Album review: FRANK ZAPPA – Puttin’ On The Ritz

 

 

 

 

Gold Fish [Release date 02.06.14]

Good news, bad news. Available on CD for the first time, ‘Puttin’ On The Ritz’ is a brilliant Zappa concert, described by Guitar Player magazine as the: ‘Best Concert Ever By Anyone.’ The downside is this isn’t a Zappa family release and it’s hampered by moments of poor sound quality guaranteed to irk die-hard Zappa heads.

You pay your money you take your chance and for three quarters of this double set the sound is OK, but the middle of CD 2 suffers from various audio glitches and distortion that plagues the Al Di Meola /Zappa jam.

The band is breathtaking – Ray White guitar and vox, Steve Vai  guitar, Tommy Mars on keys,  Ed Mann on percussion, Chad Wackerman drums, Scott Thunes on bass, Bobby Martin on keys and sax (who is omitted in the perfunctory liner notes) and Zappa on several spine tingling solo’s. When he glues together the disparate sections of ‘Easy Meat’ with some stunning guitar you’re hooked. Even an audio glitch at the end of the solo can’t dampen the magnificence of his playing. It’s moments like this that make the segued songs on side one more than just an endless trawl through some mildly humorous and thinly linked satirical pieces.

‘Easy Meat’ sets the standard for an album full of road hardened arrangements that bring new colour and extended solo’s to a familiar early 80’s set list.

Ray White’s leads an tempo call & response section of ‘You Are What You Is’, as the band rips through the fastest ever performed version of the song. The pace is similarly unrelenting on the harmony led ‘Mudd Club’, which is punctuated by some wild percussion and Vai’s guitar slashes over a reggae beat.

‘Dumb All’ remains Zappa’s best ever rap song. He spits out his biting irony with real venom, clarity of diction and a guitar led resolution with the message that: “If we’re dumb then God is dumb, and maybe a little ugly on the side.”

A succession of sparkling solo’s over a whip chord rhythm section rescues the segued songs from drowning under their own weight, though it all gets a bit tiresome on ‘Heavenly Bank Account’ where having made the point that: ‘There’s a big difference between kneeling down and bending over,’ the rest of the synth laden piece adds little to the main message, save for his concluding plea that we should: “Tax the business’s owned by the churches.”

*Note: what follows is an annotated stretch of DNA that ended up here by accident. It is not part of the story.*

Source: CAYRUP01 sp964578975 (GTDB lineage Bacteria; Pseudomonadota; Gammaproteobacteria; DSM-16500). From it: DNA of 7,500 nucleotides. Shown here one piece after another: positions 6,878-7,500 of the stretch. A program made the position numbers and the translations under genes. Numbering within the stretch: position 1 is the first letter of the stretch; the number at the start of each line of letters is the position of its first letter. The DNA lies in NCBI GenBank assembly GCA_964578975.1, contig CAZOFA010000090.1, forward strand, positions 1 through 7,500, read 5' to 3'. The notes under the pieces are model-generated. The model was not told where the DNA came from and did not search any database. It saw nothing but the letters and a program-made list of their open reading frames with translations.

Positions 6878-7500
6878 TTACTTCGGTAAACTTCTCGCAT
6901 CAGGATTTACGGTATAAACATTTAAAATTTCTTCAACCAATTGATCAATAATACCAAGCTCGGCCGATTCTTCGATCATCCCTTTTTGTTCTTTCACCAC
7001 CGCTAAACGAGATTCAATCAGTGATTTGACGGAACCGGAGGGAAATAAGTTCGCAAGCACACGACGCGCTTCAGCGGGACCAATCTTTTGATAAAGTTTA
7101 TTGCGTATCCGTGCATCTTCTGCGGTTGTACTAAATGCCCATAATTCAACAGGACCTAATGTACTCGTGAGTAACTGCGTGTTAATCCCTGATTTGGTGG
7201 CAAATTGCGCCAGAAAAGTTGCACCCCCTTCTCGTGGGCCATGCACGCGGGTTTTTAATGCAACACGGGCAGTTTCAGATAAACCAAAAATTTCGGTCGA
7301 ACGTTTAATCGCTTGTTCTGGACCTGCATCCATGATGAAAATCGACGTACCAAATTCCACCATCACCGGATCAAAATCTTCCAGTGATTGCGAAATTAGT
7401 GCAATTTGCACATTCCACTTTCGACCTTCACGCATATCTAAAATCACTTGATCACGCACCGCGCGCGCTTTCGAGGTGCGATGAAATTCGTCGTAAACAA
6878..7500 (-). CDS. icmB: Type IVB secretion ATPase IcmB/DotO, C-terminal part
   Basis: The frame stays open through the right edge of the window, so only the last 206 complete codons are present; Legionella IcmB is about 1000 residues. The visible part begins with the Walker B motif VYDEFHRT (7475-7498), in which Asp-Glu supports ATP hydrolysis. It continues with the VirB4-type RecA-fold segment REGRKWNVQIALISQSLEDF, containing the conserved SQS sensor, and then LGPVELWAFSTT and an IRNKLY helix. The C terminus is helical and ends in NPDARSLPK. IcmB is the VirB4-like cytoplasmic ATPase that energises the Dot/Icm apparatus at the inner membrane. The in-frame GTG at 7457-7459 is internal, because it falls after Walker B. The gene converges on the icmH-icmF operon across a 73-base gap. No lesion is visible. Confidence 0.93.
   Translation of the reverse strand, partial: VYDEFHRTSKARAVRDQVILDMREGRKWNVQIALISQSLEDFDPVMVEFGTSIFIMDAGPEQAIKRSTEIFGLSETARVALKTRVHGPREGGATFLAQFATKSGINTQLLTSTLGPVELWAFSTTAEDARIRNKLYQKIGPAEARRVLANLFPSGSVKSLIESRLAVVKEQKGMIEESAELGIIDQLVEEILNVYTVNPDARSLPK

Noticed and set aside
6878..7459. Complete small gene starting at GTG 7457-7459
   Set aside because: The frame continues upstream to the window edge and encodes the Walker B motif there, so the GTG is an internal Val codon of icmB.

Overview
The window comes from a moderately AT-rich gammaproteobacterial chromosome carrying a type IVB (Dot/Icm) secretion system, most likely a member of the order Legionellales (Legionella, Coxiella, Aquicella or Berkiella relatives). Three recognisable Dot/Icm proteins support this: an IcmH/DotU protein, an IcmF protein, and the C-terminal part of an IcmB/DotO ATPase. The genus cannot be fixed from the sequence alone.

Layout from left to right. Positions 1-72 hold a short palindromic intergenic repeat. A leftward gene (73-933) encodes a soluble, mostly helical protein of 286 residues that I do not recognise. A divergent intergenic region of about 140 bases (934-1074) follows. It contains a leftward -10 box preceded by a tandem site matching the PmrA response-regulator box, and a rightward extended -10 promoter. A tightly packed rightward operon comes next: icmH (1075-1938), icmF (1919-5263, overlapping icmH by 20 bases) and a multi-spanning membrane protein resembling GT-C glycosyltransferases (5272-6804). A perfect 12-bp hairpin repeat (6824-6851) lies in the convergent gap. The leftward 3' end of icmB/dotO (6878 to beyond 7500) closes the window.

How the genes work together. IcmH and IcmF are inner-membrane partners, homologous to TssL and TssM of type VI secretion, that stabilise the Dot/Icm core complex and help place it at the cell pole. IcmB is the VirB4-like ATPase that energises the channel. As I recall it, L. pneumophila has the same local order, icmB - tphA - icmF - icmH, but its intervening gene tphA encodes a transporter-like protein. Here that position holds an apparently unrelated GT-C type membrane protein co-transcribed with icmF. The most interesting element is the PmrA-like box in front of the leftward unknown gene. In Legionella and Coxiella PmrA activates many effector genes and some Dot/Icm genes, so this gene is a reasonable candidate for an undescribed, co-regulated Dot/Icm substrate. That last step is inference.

A surprisingly raw edged opening blues solo on ‘Suicide Chump’ is almost drowned by a bank of synths, but it’s counter-balanced  by Tommy Mars organ solo, a FZ note flurry and a hoarse baritone sax blast from Bobby Martin.

The audio quality noticeably improves on the jagged instrumental ‘Envelopes,’ and Zappa’s dense staccato solo on a ten minute version of ‘Drowning Witch’.

There’s some stunning band interplay on ‘What’s New In Baltimore’ with the melody stretched out by another sensational solo from Frank.  His string bends and tonal depth is suddenly segued into the percussion-heavy, link piece ‘Moggio’ and a Hammond-led blues, ‘Bamboozled By Love’, featuring a gut busting vocal from Ray White.

Guitar heads will probably head straight to CD2, track one, for the Zappa/Vai sparring on ‘Stevie’s Spanking’ and they won’t be disappointed, though immediately afterwards the audio quality deteriorates, distorting horribly on ‘Tryin’ To Grow A Chin’.

In sharp contrast, ‘Strictly Gentile’, is a real delight and Al Di Meola joins FZ for ‘Clowns On Velvet’ as part of a 30 minute encore. Rumour has it they didn’t actually play together because of technical problems, but whatever the truth, it is brilliant spontaneous music, though again hampered by distortion, which subsequently decimates a cover of ‘Ride Like The Wind’ and renders too much of disc two to poor bootleg status.

Ironically just when you are about to give up, it all magically clears on a bulldozing ‘Whipping Post’ and uplifting ‘Watermelon In Easter Hay’. By the end it’s Zappa’s melodic masterpiece that lingers in the memory rather than the growing frustration with the indifferent sound quality. ***

Review by Pete Feenstra


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